What Is Blockchain
Also referred to as distributed ledger technology, for a bare-bones explanation, the blockchain is a record of data that can be accessed by anyone. Let’s take a more in-depth look at this;
Despite having other uses, the blockchain is generally associated with cryptocurrencies. Even offshoots such as BitcoinZtech, a crypto savings platform utilize the blockchain to store crypto assets.
The concept was first established in 1991 but did not experience real-world application until 2009 when Satoshi Nakamoto invented bitcoin and launched the first operative blockchain network. To date, the bitcoin blockchain network is one of the most popular in existence and blockchain technology remains the foundation of nearly the entire crypto industry.
Features of the Blockchain
Distributed Ledger Technology (DLT)
As stated earlier, the blockchain can be described as a distributed ledger, this is one of the technology’s 2 core properties. In this system, information is stored digitally across a network of computers known as nodes. Being stored this way means the records are decentralized.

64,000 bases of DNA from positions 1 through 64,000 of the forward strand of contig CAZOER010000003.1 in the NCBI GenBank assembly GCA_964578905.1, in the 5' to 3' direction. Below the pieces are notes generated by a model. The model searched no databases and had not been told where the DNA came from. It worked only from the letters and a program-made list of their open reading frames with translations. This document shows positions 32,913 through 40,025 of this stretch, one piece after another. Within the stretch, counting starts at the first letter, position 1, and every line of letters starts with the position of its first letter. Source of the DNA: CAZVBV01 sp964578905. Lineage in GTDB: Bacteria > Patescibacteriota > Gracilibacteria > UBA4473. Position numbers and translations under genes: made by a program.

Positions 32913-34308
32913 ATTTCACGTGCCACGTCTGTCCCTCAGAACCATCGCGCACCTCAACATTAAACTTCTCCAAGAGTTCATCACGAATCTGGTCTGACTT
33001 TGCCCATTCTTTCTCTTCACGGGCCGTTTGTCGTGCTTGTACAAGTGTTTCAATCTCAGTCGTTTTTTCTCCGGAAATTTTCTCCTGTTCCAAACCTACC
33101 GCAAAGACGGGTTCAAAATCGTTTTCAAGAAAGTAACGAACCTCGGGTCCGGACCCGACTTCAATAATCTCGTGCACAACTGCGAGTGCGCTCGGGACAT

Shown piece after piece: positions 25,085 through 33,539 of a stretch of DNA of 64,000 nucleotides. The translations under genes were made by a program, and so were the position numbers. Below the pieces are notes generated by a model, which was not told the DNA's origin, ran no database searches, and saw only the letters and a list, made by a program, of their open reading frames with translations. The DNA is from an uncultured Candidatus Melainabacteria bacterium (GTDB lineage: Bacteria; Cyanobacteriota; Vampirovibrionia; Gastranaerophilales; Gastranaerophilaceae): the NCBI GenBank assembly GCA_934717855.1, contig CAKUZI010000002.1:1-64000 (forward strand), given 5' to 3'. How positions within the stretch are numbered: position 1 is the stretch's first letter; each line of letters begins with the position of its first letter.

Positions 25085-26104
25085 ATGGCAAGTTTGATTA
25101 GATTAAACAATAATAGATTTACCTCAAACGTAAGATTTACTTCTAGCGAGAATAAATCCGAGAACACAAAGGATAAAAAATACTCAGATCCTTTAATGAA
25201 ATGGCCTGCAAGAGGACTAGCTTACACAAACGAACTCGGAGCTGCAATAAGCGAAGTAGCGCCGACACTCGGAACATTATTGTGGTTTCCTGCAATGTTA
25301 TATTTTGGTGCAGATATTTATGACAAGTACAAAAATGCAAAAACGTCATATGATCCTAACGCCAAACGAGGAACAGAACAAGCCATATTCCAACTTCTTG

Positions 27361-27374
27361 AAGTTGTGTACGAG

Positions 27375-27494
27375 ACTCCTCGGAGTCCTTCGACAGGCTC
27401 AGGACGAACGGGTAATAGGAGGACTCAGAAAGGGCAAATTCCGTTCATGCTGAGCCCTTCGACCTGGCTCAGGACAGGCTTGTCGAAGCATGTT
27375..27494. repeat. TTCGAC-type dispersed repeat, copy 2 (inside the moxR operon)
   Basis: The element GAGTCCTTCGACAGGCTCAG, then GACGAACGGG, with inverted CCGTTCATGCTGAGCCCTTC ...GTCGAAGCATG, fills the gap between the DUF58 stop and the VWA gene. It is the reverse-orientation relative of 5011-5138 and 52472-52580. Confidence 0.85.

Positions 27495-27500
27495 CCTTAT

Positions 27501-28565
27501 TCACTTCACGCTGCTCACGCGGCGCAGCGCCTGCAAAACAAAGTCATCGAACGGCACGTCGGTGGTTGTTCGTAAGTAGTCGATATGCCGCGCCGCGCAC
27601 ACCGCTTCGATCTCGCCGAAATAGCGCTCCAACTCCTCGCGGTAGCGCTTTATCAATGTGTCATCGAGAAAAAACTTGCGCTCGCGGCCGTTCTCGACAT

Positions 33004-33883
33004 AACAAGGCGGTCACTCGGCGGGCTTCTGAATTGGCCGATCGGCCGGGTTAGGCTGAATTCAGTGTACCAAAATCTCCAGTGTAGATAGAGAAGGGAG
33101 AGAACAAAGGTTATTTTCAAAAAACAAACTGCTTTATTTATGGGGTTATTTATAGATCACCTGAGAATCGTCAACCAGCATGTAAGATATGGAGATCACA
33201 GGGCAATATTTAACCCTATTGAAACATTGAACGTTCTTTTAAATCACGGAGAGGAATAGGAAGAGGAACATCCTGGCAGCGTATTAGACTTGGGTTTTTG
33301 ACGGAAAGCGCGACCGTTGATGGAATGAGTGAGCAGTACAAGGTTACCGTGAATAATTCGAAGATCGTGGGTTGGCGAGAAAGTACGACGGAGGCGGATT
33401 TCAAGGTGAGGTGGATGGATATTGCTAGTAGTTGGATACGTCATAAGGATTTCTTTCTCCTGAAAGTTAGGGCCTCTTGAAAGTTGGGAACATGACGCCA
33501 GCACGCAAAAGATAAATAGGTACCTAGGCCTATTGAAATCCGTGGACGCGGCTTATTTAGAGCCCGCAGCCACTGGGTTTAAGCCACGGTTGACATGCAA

Each node holds a copy of the ledger thus the records are not controlled by a single entity or institution. This is an important component of the crypto space as it allows for immutability which is the second core feature of a blockchain.
Records cannot be tampered with because the changes would first have to be verified across all the nodes to be updated in the blockchain. The term blockchain quite literally describes the structure of these records. Information is stored in a series of linked blocks; a chain of blocks. As new transactions occur, all pertinent details are added to complete a block on the chain, and the data cannot be altered, once this is done a new block is created.
The blockchain helps solidify the reliability of cryptocurrency because it implements smart contracts. These are predetermined conditions that must be fulfilled for users to complete any operations or transactions on the blockchain.
Types of Blockchain
There are 2 main types of blockchains, public and private blockchains.
A public blockchain grants access to all individuals. The network is open for anyone to view the data and participate, popular examples include the Bitcoin and Ethereum blockchains.
Private or permissioned blockchains are governed by entities who have the authority to decide who accesses the network. Without permission, a private blockchain is restricted. An example of this is Hyperledger.
The blockchain is on course to remain an integral part of finance and technology generally. It allows for transparency and global access in addition to preserving user privacy. Blockchain networks are also more efficient and secure, all of these features are key requirements in just about any sector.